Note: The information in this profile represents SY2010-11 unless otherwise indicated.

School/organization overview

Name KIPP Empower Academy
Type Charter school
Locale Urban
Headquarters Los Angeles, California
First year of operation
Grades served K
Enrollment 115
% FRL 92% (KIPP LA)
% Black or Hispanic 99% (KIPP LA)
Per-pupil funding $7,095 (KIPP LA)

Blended-learning program

Name N/A
Focus General
Year launched SY2010-11
Outside investments/grants $30,000
Enrollment 115
Blended grades
Blended subjects
Math, English Language Arts, History/Social Studies, Science
Content iStation, Compass Learning,, StudyIsland
SIS PowerSchool
Independent LMS Custom platform built by Education Elements and Agilix
Independent gradebook None
Independent assessment STEP Literacy Assessment, MAP (NWEA)
Professional development None

Program model

Program model: Station Rotation

Model description
Students rotate among individualized online-learning, teacher-led instruction, and collaborative activities and stations within each classroom.

Program background

History and context
KIPP LA Schools operates five college-preparatory charter schools serving elementary and middle school students in East and South Los Angeles. Its first two schools, KIPP Los Angeles College Prep and KIPP Academy of Opportunity, opened in the summer of 2003.

The mission of KIPP LA is to teach the academic skills, foster the intellectual habits, and cultivate the character traits needed for students to thrive in high school, college, and life.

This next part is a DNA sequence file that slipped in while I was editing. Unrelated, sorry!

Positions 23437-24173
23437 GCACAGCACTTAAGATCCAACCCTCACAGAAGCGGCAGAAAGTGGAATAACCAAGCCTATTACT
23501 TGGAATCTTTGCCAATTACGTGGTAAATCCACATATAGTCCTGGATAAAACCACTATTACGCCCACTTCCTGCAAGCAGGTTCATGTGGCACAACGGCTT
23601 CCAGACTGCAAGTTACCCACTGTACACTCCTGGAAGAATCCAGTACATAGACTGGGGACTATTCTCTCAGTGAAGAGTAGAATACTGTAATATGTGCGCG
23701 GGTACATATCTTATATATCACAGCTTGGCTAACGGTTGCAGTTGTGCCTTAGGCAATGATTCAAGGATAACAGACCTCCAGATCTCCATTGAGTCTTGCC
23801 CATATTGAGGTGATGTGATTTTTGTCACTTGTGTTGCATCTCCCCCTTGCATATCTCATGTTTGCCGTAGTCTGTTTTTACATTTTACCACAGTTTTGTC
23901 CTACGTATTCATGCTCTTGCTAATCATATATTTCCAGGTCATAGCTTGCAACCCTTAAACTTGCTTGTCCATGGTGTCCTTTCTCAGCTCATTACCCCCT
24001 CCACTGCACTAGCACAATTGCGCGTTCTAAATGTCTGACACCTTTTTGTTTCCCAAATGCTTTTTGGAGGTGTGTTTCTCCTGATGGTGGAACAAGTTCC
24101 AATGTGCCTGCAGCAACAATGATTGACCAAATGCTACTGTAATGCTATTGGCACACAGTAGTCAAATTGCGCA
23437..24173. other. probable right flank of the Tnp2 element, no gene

In the fall of 2010, KIPP LA opened KIPP Empower Academy (KIPP Empower) serving kindergarten students (ultimately grades K–4) in South Los Angeles. KIPP Empower is the first school in the KIPP network to use a blended-school model. This decision to innovate on the traditional KIPP model was in reaction to cuts in already low public funding as a result of California’s budget crisis. In total, KIPP Empower lost $200,000 of planned public funding at the time.

Blended model
At KIPP Empower, blended learning occurs within the core academic classroom. In its first year, the school has four classes, each serving 28 or 29 students. Each classroom is equipped with 15 computers. Throughout the day the teacher rotates students among the computers, small-group instruction, and individualized instruction. During teacher-led instruction, group size is under 14 students per group for reading, math, writing, and science. Students on the computer use iStation, Compass Learning,, Study Island, and other adaptive learning programs. KIPP Empower’s leaders believe that this adaptive-technology approach, coupled with enhanced individualized attention from the classroom teacher, will result in academic results equal to or greater than those of the traditional KIPP model.

KIPP Empower is working with Anthony Kim of EdElements to develop a learning platform that will enable the following: (1) single sign-on capability for students and teachers; (2) efficient administration of online learning; and (3) actionable reporting of online learning data that can be used by teachers to inform future individualization.

Traditional KIPP LA elementary schools have student-to-teacher ratios of 20-to-1. Through its blended-learning model, KIPP Empower is able to increase this ratio by eight students and eliminate one classroom, resulting in additional revenue of $140,000 and reduced expenses of $100,000.

Notable results
KIPP Empower is in its first year of operations, but has begun to experience promising results. At the start of the school year, only 9 percent of students tested as proficient or advanced on the STEP Literacy Assessment. Halfway through the year, 78 percent scored proficient or advanced. KIPP LA will make future results available as the program continues.

On the horizon
By 2012, KIPP LA plans to increase from five to seven schools and from 1,300 to 1,750 students served. After this phase of growth, the organization plans to open seven additional schools to reach a total of 14 schools servings 6,000 students.


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